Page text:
First health, rehab science doctors to graduateTweet
Three inaugural graduates of the doctoral program in health and rehabilitation science will graduate from the College of Health Professions’ Department of Health Sciences.
The interdisciplinary Ph.D. is the only research-based doctoral program in rehabilitation science in South Carolina and one of only 13 similar programs in the United States. Students focus their research interests in one of three concentrations: pathology and impairment, functional limitations, or health services.
|Front row, from left: Ph.D. graduates Nicole M. Marlow, Joe Sistino and Ann-Catherin Simpson. Back row, from left: Dr. Bonnie Martin-Harris, program director; Dr. Kit Simpson, Marlow and Sistino Dissertation Committee chair; Dr. Charles Ellis, Simpson Dissertation Committee chair; and Dr. Lisa Saladin, College of Health Professions dean.|
Under the strategic leadership of Lisa Saladin, Ph.D., dean of CHP, the program is directed by Bonnie Martin-Harris, Ph.D., a professor with dual appointments in CHP and the College of Medicine.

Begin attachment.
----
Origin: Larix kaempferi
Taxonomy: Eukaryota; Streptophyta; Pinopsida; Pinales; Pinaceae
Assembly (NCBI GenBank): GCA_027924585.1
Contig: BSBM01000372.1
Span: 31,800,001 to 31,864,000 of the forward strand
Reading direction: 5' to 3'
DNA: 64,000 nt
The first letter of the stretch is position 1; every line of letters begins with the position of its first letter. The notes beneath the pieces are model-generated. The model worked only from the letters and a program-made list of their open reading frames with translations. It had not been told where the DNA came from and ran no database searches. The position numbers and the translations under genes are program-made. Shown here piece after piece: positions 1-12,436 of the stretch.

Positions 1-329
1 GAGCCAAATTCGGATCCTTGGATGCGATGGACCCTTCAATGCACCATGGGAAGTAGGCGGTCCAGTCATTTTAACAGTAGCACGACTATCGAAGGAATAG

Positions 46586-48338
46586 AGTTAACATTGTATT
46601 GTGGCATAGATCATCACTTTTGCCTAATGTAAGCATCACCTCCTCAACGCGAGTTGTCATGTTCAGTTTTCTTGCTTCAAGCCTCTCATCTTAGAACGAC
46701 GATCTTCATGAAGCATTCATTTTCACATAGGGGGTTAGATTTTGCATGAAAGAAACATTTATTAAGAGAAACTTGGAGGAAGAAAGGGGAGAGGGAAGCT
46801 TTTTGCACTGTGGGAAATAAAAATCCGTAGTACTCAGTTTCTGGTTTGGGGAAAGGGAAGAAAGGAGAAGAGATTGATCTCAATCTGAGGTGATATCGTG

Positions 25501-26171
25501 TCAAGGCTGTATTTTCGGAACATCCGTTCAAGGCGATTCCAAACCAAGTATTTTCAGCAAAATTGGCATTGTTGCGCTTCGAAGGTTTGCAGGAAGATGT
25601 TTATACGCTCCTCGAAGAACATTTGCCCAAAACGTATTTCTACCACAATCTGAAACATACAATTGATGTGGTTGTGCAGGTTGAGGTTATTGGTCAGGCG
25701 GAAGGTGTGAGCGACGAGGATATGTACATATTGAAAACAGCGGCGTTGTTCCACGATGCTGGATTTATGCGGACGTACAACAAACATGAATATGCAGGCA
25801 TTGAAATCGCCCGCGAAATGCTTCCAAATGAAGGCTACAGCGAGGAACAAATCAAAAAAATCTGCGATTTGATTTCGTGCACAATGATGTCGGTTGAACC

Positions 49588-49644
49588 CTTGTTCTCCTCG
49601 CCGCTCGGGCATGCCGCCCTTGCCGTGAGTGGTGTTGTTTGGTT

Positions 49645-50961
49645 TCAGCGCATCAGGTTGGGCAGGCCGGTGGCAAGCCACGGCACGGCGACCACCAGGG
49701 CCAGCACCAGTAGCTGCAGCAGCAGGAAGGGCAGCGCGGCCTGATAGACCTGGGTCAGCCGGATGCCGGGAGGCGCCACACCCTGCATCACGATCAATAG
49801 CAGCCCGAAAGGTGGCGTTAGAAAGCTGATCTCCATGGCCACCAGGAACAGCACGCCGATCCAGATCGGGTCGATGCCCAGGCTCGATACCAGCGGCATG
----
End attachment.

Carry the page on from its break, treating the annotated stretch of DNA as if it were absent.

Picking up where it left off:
The Ph.D. core faculty work with bench, clinical and health services researchers in CHP, throughout the MUSC campus and at Veterans Affairs to immerse the students in mentored laboratory experiences.
The program works in collaboration with the College of Graduate Studies and was initiated in 2009 with only four students. The program has grown to average 20 students enrolled at various levels of doctoral study.
The following graduates will be maintaining or assuming academic positions:
- Nicole M. Marlow — Dissertation: Effectiveness of Pharmacotherapy for Fibromyalgia Syndrome: A Medication Adherence and Costs Perspective (Kit Simpson, Ph.D., Dissertation Committee chair)
- Ann-Catherin Nordbo Simpson — Dissertation: Rehabilitation Utilization of the Marginal Cost of Ischemic Stroke in South Carolina (Charles Ellis, Ph.D., Dissertation Committee chair)
- Joseph J. Sistino — Dissertation: The Influence of the Method of Cerebral Protection During Neonatal Cardiac Surgery on the Development of Attention Deficit/Hyperactivity Disorder
(Simpson, Dissertation Committee chair)